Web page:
FEARS are rising that hate crime could be becoming 'normalised' in Oxford after swastikas were sprayed onto a wall of a city community centre.

The Nazi graffiti was daubed on the Quarry Pavilion on Margaret Road on Saturday and has since been removed by Oxford City Council.

Other highly offensive graffiti was spotted in the city centre last month branding the Holocaust a lie.

Campaigners said people 'should not be complacent', and some have blamed visits of 'extreme-right celebrities' for emboldening those with extremist views.

Rabbi Eli Brackman, the director of Oxford Chabad Society which supports Jewish Oxford students, said: “This is deeply offensive and I'm very saddened to see this in Oxford, especially as someone, like so many others, whose close family members were killed in the Holocaust.

“More must be done to educate about the dangers of promoting and giving platform to hate in society.”

City councillor and diversity champion Shaista Aziz took a picture of the vandalism and posted it Twitter, writing: “Absolutely disgusted to see Nazi signs sprayed on a wall and building in Oxford.

“This is how hate crime is normalised.”

The equality campaigner, who works on hate crime nationally, told the Oxford Mail: "As a society, we cannot be complacent about this."

Slamming the graffiti as 'filth' she added: “I was horrified, they were painted upside down which shows the idiocy of these people.”

More abhorrent graffiti on a student poster was spotted last month by Sarah Mallet, who works at the Oxford School of Archaeology.

The word Holocaust was written over the top of of the poster, with an arrow pointing to the word 'lie'.

She said: “It felt shocking – we always hear that Oxford is an intellectual, academic bubble so you feel sheltered, but these incidents are becoming more common.”

She said that far-right figures visiting the city were giving the go-ahead to those wanting to vandalise posters with 'hate'.

There was controversy last week with the visit of Donald Trump's former right-hand man Steve Bannon to the Oxford Union, with reports of people outside making Hitler salutes.

City councillor Roz Smith said she raised the alarm of the 'sour' graffiti on Sunday morning, saying it was 'mindless'.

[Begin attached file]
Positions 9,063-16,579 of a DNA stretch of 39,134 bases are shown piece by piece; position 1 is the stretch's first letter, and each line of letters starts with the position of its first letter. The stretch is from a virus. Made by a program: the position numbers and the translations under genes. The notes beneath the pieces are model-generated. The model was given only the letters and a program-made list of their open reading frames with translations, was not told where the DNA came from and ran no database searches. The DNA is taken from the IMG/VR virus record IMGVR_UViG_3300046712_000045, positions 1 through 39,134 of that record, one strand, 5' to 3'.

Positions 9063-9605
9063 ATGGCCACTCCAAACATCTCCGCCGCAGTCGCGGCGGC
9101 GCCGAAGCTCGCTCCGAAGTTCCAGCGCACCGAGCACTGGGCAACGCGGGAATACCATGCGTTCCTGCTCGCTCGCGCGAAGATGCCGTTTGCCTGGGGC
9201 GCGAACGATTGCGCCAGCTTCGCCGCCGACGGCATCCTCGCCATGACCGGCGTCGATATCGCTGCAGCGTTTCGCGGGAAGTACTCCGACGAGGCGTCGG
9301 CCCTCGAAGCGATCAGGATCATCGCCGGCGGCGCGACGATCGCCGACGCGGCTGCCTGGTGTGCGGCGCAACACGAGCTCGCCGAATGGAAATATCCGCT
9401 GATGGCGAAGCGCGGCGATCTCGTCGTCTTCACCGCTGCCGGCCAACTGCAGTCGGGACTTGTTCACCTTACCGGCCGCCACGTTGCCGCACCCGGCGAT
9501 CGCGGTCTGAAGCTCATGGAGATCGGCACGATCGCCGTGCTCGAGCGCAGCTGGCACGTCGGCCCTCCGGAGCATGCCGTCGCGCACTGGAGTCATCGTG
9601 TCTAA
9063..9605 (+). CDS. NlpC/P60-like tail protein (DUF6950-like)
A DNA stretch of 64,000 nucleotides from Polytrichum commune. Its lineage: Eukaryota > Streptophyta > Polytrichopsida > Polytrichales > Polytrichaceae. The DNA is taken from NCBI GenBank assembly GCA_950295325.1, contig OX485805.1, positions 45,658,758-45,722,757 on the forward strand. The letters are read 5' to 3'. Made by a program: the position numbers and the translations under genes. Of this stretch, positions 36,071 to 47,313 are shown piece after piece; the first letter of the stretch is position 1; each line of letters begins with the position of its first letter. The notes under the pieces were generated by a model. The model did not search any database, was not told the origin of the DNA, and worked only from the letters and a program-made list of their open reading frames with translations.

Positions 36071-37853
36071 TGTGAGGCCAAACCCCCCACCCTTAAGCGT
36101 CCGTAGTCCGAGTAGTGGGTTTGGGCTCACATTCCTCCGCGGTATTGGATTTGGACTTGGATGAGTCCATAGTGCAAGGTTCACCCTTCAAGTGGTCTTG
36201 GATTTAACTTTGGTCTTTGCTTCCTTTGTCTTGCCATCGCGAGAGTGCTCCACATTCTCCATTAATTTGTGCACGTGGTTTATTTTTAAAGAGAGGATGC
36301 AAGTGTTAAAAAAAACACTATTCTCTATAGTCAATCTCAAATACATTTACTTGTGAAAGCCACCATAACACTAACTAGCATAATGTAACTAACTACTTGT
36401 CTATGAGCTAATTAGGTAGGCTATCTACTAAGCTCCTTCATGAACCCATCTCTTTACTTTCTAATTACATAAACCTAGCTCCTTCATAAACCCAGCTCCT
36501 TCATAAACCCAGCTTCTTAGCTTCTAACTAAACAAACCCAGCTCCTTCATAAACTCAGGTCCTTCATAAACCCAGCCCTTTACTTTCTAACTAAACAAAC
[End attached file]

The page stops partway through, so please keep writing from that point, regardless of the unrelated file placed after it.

She said: "The supposed swastika is pretty awful. Given then this time of year we’re remembering those who fought and lost their lives in the wars.

“The rise of fascism started the Second World War.

“It’s dreadful. If that was somebody’s idea of a joke – it’s very sour.

“A lot of people were really upset about it.”

Oxford City Council removed the graffiti yesterday morning, and it has since been replaced with posters on nearby lampposts and boards by Oxford Stand Up To Racism, which say 'don't let racism divide us'.

Julie Simmons from Oxford Stand Up To Racism said: “Nazi graffiti creates a climate of racist intimidation.

“It is vital that it is countered immediately.

“It is good that Oxford City Council acted swiftly to remove the Nazi graffiti, but we need also to ensure there is a clear anti-racist message in the area too.

“We need to make sure that there is this rapid community response wherever racism and fascism raises its head.”

Dana Noamy Mills, a resident in Oxford and a teacher at Oxford Brookes said: “It is deeply disturbing and upsetting, both as a Jewess and a scholar of Jewish women, to see the normalisation of racism and antisemitism within the Oxford Community.

“Enabling and emboldening white supremacist language carries tangible effect towards residents of the Oxford Community.

“I am deeply grateful to the work done by Shaista Aziz on anti-racism in Oxford, but demand robust responses from all authorities to eradicate this kind of hate speech from our society.”

Councillor Tom Hayes, the board member for a safer and greener environment said: “Reporting matters, it makes a difference, and I encourage all residents to report graffiti, especially when it spreads hate.

“Symbols of intolerance will never be allowed in Oxford and the City Council is dedicated to supporting and protecting our communities. If anyone has information about who was responsible for this, we urge you to contact Thames Valley Police.”

Thames Valley Police are investigating the incident and are urging anyone with information to call 101 quoting the reference 41380353593.

It comes after the force began investigations into two men who were filmed appearing to make Nazi salutes in Oxford, during the protest against Mr Bannon’s visit to Oxford last Friday.

Videos emerged of a gesture being repeatedly made, as around 1,000 people demonstrated against the controversial figure's appearance at the Oxford Union.

The Nazi salute, which is illegal in several countries, could breach the Communications Act.

There is no suggestion that these incidents are linked.

Equalities campaigner Ms Aziz said: “We have no way of connecting these crimes together. But what we do know is that these incidents aren’t happening in isolation.

“Hate crimes do not happen in a vacuum. This is despicable.”